Canal or taps? Waterways sides with drinking supply

In an effort to preserve water levels in Lough Owel because of the very dry spring, Waterways Ireland has closed the Royal Canal for navigation for the immediate future.

Water levels in the summit section of the canal are down by as much as one foot (300mm ) and so to be able to keep the level of abstraction required by Westmeath County Council to maintain drinking water supplies, Waterways Ireland has “prudently” sacrificed canal navigation for this period.

This was revealed this week in reply to queries from Cllrs Mick Dollard and Aidan Davitt from David Hogan, director of services at Westmeath County Council.

“After the very dry spring, the water level in Lough Owel is 120mm below the 30-year average level for this time of year, and so Waterways Ireland are prudently not over-extracting from this source,” said Mr Hogan.

He explained that a recent leak in the canal near Ballynacarrigy had compounded this decision, but that this leak had been swiftly repaired, and was no longer a problem.

“We’re hopeful with the recent wet weather and the Ballynacarrigy section now repaired, the water levels in the summit section of the canal will quickly recover,” he added.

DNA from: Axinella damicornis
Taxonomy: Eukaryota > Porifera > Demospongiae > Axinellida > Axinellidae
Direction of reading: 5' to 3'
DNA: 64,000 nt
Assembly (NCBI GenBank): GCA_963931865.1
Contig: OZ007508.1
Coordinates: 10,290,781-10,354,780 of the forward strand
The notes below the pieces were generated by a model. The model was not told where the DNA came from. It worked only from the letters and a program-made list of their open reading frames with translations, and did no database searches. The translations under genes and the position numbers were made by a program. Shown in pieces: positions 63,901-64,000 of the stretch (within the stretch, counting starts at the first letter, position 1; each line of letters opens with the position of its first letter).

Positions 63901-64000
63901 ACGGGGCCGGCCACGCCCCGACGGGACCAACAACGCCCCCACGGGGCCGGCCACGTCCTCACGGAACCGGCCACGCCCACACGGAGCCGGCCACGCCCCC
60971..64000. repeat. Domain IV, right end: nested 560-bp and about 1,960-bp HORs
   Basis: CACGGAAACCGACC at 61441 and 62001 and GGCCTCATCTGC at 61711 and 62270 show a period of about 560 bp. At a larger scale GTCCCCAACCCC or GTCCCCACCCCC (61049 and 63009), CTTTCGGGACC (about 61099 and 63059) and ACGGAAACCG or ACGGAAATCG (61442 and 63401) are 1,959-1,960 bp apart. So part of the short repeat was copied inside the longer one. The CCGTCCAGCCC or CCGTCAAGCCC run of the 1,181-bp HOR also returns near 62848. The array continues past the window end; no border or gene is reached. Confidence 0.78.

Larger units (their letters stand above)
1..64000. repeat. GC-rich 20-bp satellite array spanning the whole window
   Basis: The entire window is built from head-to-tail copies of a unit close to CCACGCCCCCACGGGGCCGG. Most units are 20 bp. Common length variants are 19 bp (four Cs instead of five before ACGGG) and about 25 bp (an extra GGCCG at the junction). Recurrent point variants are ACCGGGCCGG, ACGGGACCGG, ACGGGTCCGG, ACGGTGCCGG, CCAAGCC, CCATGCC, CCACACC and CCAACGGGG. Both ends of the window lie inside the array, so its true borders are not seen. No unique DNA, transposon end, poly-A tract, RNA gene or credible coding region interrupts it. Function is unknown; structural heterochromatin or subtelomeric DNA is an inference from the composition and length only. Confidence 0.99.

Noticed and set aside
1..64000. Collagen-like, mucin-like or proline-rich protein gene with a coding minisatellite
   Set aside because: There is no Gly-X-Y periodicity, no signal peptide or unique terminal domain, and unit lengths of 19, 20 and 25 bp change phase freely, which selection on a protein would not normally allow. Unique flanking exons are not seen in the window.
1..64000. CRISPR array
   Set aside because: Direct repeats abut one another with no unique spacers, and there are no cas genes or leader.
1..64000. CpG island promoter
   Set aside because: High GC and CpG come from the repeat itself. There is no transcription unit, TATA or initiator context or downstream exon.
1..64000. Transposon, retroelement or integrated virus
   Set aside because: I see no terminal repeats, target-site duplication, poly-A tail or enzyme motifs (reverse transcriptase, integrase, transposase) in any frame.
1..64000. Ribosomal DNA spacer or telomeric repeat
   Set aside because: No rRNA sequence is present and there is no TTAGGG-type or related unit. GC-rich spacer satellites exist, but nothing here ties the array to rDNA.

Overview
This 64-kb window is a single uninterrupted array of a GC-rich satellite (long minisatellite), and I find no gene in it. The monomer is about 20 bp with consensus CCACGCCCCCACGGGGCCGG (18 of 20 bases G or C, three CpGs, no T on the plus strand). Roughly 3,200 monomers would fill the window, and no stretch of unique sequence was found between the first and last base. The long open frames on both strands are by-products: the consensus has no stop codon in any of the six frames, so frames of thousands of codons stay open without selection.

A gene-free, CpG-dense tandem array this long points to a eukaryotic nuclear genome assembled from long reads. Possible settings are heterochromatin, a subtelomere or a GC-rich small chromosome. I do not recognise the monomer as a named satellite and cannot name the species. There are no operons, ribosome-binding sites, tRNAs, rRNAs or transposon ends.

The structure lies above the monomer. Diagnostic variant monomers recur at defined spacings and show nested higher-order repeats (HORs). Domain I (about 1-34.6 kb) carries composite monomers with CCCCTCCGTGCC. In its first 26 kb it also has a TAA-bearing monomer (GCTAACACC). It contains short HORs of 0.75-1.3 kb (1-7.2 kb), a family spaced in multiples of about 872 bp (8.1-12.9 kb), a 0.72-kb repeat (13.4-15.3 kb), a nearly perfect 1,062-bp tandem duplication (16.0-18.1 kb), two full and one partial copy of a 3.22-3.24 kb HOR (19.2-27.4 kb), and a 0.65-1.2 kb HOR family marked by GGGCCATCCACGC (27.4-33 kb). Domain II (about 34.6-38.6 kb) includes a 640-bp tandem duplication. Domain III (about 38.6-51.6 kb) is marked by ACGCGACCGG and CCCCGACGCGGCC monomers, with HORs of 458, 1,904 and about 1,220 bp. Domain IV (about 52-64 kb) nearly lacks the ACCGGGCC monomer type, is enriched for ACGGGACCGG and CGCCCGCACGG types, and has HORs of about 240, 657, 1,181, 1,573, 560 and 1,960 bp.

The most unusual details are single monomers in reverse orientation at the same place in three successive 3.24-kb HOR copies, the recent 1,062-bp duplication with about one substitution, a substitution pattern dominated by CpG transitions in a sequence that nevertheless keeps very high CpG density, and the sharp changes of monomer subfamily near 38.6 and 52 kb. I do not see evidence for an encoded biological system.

At the moment, the daily yield of water from Lough Owel is 13 million gallons (60,000 cubic metres ), five million for drinking water, five million for the canal (via the supply ), and a further three million for the fish farm in Cullion.

These levels were agreed with CIE - the then owner of the canal - in 1985, and made allowance for a further three million gallons of drinking water to be taken safely to facilitate future demand.

However, after the recent renovation and re-opening of the Royal Canal, Westmeath County Council noticed in the summer of 2000 that levels in Lough Owel got perilously close to the lowest limit allowed, and a proposal was put forward to supply the canal in the future exclusively from Lough Ennell, via a 2km route from Ladestown shore to Belmont bridge, just off the Athlone road.

An environment impact statement on this was presented to the council in September 2011, but unsurprisingly progress on this has been shelved recently.

Lough Owel provides up to 60 per cent of Westmeath’s domestic water requirements, with the remainder coming from the Shannon in Athlone, Lough Lene at Collinstown, and a tiny fraction from group water schemes.

Lough Owel supplies the summit level - or highest section - of the Royal Canal from Killucan in the east to Coolnahay on the western side of Mullingar.


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